I’m pretty sure there is no feeling that compares to coming across the finish line of a half marathon. (Well…actually crossing the finish of a full marathon would probably compare pretty well…but that’s beside the point).
When I envisioned this blog post a few days ago, I was almost certain it would start with a phrase along the lines of, “At least it’s over…” As the San Blas Half Marathon drew closer, I began to feel unprepared as I heard more and more horror stories about the route. I wondered whether I would have the half marathon experience some have had, exhausting myself and dragging myself across the finish at a slow walk. I was more than a little nervous that I would embarrass myself at the world-class event.
But that didn’t happen.
Yes, the route is definitely tough. (For those of you from La Crosse, Wisconsin, picture running up and down Bliss Road at least 3 times). But it wasn’t as bad as I feared. Although I slowed down considerably when I reached those hills, only once—at the very top of the Ajoguillo Slope—did I stop and walk. And that was only for 60 seconds max. Then it was back to running. Experienced runners will tell you that after the Ajoguillo Slope, it’s all downhill. But the honest experienced runners will correct themselves and explain that no, after the Slope, it’s mainly downhill, with a few smaller hills tossed in (The Camels).
|The race elevation. Note that from about 7K, you're climbing, and check out how STEEP it gets|
at kilometer 14! Right at the top is where I walked for a few seconds.
But I made it over those smaller hills with the help of thousands of cheering fans. Running the route reminded me of footage of the Tour de France, the cycling race I used to be addicted to every July. In town, the crowds were packed in along the road, many with music blaring to pump up runners. In the mountains, people had camped out along the route and sat near their tents with barbeque and signs, cheering for each group that passed. Many were more than willing to pass out cups of water (one little boy of perhaps 3 years old was trying to pass off a beer, much to the chagrin of his mother), but I’d of course been warned to only take water from the designated race stations. I did, however, steal a paper towel from one woman’s table to keep the sweat out of my eyes on my way up the first climb.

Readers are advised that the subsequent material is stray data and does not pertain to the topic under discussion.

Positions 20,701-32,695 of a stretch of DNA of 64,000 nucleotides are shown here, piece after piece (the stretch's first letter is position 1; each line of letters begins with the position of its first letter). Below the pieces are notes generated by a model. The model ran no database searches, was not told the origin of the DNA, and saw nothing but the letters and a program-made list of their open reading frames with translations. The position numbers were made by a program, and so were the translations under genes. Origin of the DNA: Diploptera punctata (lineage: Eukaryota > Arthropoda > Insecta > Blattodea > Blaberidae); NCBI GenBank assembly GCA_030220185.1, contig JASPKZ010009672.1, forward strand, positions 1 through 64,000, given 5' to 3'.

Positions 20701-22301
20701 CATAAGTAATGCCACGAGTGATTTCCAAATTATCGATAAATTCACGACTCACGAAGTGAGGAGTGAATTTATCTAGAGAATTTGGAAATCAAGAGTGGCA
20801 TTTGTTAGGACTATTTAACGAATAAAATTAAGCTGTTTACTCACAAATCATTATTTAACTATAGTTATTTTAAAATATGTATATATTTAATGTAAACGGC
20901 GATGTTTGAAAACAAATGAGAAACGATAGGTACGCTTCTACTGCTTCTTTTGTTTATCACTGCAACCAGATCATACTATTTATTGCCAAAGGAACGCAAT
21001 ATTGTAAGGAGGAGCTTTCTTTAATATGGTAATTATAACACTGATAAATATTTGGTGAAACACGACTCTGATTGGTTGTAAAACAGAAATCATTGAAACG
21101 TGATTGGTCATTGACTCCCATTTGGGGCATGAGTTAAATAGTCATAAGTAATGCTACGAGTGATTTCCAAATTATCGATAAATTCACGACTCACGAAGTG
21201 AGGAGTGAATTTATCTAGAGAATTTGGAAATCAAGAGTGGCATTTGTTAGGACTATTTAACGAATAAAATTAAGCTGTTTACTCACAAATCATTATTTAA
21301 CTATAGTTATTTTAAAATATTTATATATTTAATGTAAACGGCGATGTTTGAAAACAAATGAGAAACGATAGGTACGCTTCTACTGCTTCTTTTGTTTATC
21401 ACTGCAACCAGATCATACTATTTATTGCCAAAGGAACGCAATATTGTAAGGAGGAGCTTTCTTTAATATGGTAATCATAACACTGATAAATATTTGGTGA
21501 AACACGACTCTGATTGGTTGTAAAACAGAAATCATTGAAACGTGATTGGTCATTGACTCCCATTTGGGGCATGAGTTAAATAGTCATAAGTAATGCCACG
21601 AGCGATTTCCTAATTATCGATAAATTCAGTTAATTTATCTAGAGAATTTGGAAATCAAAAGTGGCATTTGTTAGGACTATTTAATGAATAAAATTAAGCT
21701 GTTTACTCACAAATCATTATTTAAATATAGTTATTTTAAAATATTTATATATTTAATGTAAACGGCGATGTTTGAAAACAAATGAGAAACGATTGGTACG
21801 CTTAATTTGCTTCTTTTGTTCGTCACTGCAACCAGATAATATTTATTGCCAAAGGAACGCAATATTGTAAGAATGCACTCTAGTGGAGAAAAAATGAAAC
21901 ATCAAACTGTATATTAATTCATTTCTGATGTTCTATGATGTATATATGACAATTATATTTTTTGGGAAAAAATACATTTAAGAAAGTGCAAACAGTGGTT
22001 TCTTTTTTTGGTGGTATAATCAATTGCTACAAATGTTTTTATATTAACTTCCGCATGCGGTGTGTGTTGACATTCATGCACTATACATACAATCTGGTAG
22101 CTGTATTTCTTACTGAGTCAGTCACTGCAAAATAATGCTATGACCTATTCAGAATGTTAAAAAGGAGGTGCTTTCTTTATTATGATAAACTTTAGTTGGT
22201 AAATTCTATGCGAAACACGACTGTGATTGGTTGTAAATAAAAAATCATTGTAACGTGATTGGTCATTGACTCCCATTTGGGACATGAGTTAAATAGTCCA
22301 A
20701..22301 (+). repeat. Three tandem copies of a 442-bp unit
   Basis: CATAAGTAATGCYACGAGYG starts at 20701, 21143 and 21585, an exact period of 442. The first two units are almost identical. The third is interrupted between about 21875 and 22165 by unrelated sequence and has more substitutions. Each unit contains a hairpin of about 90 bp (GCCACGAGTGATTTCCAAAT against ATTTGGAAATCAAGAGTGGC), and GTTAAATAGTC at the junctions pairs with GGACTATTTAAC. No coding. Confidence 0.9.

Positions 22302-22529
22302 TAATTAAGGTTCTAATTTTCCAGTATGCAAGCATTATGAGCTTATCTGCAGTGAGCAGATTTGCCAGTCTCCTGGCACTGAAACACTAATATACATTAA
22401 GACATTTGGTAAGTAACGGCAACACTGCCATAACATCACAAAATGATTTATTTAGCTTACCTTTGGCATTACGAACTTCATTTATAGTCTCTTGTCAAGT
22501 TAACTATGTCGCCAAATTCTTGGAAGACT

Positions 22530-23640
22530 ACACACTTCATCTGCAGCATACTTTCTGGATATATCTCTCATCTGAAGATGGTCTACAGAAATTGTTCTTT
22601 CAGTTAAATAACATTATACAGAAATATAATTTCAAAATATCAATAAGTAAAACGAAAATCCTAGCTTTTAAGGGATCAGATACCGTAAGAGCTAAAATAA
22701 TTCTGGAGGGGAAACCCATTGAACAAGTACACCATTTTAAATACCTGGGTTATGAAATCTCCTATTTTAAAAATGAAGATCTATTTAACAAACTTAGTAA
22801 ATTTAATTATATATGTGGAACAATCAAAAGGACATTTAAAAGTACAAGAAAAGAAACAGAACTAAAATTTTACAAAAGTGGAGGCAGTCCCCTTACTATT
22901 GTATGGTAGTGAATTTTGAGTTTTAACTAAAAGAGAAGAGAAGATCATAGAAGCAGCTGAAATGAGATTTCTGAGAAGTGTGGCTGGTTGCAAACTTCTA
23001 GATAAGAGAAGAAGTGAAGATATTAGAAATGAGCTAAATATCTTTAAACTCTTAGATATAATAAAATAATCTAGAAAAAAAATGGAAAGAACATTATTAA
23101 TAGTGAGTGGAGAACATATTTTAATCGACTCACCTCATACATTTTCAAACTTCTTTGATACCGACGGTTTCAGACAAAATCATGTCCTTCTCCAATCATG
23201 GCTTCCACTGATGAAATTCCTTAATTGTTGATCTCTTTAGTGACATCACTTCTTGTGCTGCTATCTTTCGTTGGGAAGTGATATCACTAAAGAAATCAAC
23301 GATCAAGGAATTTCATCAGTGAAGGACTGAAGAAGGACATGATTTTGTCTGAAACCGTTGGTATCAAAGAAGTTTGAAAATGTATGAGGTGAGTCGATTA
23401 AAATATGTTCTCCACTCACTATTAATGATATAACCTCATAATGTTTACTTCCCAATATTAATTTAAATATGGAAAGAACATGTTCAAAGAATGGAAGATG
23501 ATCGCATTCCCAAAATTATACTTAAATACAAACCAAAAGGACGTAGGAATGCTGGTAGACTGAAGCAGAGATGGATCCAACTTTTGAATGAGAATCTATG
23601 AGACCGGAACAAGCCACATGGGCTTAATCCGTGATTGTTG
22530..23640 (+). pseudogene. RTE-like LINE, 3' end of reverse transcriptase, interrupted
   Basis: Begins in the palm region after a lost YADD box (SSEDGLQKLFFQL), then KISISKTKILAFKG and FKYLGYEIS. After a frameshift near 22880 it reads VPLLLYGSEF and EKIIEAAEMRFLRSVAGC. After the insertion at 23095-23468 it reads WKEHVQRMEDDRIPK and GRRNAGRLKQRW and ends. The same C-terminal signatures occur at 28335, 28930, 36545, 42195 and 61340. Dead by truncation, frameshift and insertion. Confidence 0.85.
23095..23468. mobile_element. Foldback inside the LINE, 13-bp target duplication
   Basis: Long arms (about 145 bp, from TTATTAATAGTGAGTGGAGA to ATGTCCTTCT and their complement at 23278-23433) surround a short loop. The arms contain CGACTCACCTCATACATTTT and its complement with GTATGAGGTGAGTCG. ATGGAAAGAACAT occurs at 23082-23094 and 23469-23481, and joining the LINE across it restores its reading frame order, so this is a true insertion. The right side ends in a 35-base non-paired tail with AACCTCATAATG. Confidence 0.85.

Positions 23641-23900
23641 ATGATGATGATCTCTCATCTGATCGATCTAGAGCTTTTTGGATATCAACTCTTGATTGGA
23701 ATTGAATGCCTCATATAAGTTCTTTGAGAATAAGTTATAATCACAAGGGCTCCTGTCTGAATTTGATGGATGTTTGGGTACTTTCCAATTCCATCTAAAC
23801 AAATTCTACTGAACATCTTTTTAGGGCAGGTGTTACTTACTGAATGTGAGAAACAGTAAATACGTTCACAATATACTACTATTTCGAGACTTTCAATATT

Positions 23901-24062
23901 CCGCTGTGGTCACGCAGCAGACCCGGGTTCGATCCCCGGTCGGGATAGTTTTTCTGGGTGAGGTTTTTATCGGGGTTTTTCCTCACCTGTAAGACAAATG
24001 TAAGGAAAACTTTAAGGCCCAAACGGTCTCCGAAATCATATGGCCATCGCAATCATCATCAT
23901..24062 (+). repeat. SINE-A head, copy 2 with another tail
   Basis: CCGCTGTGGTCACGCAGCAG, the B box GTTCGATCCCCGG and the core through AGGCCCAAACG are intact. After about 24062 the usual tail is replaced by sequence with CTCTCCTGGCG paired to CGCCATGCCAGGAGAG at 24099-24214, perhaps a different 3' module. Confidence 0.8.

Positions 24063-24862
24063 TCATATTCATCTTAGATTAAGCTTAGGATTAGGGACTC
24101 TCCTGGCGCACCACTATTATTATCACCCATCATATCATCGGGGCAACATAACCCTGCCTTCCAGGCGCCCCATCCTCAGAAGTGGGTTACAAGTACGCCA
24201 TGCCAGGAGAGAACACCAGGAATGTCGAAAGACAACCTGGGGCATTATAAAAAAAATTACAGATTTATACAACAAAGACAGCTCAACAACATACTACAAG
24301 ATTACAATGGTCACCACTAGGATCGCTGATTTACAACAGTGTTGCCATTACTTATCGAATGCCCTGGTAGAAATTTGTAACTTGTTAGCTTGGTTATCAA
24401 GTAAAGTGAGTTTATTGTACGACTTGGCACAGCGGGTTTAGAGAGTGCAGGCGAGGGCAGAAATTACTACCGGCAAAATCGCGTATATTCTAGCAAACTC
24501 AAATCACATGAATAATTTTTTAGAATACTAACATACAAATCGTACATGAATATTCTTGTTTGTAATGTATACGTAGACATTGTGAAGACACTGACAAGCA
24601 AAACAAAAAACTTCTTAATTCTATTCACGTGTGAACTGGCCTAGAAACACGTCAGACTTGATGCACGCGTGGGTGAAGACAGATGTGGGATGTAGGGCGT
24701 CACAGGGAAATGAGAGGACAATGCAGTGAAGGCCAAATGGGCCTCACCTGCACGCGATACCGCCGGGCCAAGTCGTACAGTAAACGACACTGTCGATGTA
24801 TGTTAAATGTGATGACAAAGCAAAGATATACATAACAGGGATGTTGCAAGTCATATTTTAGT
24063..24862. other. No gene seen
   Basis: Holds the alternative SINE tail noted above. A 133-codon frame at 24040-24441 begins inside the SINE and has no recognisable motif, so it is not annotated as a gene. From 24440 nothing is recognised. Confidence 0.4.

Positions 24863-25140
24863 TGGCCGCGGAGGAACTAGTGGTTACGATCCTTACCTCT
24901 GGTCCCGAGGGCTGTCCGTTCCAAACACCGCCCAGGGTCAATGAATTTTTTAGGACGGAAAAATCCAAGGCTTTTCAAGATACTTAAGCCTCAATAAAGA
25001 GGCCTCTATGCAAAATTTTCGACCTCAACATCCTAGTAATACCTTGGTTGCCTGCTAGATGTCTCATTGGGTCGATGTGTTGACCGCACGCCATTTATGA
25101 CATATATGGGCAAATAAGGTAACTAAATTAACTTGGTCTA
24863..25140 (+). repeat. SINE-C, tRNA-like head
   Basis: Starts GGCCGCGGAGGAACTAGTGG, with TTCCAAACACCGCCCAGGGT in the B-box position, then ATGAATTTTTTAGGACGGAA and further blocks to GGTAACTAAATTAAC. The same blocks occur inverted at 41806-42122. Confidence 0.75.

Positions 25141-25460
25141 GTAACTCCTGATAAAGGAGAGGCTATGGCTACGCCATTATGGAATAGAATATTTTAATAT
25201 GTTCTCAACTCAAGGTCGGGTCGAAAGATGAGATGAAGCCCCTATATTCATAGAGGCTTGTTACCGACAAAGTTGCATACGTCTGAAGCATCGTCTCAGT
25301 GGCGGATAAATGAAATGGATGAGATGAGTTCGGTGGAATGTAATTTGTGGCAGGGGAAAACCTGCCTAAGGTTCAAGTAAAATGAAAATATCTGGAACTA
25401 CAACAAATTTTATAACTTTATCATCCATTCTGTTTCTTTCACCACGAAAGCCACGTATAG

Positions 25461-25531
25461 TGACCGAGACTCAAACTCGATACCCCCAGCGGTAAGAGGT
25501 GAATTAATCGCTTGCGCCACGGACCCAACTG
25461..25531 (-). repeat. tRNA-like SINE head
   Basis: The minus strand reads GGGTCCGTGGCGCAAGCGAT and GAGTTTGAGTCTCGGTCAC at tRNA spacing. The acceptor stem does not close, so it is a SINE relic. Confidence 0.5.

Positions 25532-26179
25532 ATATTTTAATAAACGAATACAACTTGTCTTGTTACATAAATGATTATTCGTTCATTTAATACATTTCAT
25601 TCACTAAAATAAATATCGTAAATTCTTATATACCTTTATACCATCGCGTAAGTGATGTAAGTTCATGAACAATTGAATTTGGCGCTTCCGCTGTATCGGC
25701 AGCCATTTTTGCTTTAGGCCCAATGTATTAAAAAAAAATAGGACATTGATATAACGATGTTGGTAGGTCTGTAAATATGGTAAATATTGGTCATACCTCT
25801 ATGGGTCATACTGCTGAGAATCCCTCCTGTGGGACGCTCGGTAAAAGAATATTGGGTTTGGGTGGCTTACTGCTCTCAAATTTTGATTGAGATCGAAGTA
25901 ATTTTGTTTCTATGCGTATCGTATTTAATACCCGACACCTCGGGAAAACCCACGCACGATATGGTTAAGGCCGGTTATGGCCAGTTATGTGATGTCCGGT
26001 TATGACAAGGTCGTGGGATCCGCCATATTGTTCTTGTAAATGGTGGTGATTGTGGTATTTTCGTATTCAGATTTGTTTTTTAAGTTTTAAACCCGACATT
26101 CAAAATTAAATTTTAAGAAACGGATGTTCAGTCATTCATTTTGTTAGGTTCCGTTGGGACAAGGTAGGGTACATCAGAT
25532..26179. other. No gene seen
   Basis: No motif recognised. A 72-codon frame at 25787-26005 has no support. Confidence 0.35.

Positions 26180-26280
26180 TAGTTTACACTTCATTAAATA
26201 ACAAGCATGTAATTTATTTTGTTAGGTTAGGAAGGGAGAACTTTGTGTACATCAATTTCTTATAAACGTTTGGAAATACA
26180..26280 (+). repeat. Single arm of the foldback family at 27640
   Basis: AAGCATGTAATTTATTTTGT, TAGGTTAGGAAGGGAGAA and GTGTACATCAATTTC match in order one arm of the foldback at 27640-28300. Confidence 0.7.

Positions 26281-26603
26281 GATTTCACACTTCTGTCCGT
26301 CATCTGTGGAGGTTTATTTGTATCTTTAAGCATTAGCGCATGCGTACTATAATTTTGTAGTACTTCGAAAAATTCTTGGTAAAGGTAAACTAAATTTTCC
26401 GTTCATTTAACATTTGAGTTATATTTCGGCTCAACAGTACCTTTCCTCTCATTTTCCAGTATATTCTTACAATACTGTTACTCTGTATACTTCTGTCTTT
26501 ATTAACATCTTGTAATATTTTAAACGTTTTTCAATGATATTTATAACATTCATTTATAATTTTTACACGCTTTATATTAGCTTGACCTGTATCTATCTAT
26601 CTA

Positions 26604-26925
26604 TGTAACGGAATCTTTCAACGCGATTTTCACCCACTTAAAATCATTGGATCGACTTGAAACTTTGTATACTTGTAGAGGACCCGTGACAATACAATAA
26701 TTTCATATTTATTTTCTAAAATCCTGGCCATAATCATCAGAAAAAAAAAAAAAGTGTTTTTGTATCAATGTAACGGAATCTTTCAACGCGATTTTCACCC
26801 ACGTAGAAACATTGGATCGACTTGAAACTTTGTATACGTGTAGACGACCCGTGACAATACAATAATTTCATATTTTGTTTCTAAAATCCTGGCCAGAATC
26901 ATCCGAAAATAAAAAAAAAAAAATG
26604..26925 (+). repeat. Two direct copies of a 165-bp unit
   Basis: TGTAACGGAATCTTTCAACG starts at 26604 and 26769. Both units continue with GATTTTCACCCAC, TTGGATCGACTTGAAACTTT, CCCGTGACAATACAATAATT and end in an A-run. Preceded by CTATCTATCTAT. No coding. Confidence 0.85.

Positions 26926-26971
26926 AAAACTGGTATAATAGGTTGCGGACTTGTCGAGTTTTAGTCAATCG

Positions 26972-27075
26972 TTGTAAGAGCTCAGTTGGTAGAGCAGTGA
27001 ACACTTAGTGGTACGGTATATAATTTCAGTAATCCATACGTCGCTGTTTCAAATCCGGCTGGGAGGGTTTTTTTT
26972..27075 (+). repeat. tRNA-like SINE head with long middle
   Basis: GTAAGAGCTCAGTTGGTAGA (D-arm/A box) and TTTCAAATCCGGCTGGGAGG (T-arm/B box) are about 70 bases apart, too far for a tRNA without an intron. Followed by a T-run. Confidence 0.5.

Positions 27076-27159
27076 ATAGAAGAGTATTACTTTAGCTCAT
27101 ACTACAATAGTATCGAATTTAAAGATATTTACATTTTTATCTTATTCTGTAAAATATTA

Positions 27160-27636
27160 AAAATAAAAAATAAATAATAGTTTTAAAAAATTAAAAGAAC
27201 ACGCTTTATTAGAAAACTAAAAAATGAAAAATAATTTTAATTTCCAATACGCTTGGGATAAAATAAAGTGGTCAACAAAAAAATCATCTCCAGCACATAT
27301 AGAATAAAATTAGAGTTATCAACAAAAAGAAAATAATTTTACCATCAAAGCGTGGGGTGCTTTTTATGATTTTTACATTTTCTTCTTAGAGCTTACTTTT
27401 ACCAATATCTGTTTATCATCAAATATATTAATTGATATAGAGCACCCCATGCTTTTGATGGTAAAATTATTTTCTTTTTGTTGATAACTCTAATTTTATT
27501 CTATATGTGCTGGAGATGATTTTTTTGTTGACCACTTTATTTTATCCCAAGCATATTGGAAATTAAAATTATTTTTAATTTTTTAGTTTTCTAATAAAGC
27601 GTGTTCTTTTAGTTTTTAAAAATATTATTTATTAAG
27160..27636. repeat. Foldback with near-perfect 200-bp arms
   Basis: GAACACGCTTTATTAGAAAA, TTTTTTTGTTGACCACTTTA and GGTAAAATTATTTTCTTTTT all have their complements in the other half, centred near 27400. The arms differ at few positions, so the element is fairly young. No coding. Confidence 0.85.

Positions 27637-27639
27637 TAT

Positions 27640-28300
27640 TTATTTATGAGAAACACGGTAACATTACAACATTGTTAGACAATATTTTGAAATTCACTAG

|Police keeping the roads clear in town. |
(Hundreds of them, lining the road on both sides)
Before I ran the race, I had already decided not to run it again next year. After running it…I might go back on that decision. The race atmosphere makes it all worth it. And to finish such a challenging route is SUCH an empowering feeling!
I’d also like to run it again just to show the spectators and my students that a woman can do it (again). I hadn’t realized the gender distribution was so disproportional until I was checking results today. Of 1087 runners, only 97 were women.
|About 3 miles in...|
And as a woman, I think I represented my sex pretty well. My final time was 2:25:01. And let me assure you, I am PROUD of that number. This route was definitely no La Crosse Fitness Festival flat, fast course! (When I signed up for the race, before I saw the route, my finish time goal was 2:00:00. As I trained in the heat, I decided my goal would simply be a personal record—2:07:00 or better. As the race drew nearer and I began to get scared, my new and final goal became to come in under 2:30:00, and more importantly, to run the entire route rather than walk).
|Kelsey had problems with my flash... I just like to think I was running|
so quickly, I was a blur at the finish. Love it!!
Want more info on the race, or to see photos? Check out: San Blas Half Marathon
|Zayas was amazing this weekend!!|
|Of course, these girls were pretty great too, |
coming to support me!! :-D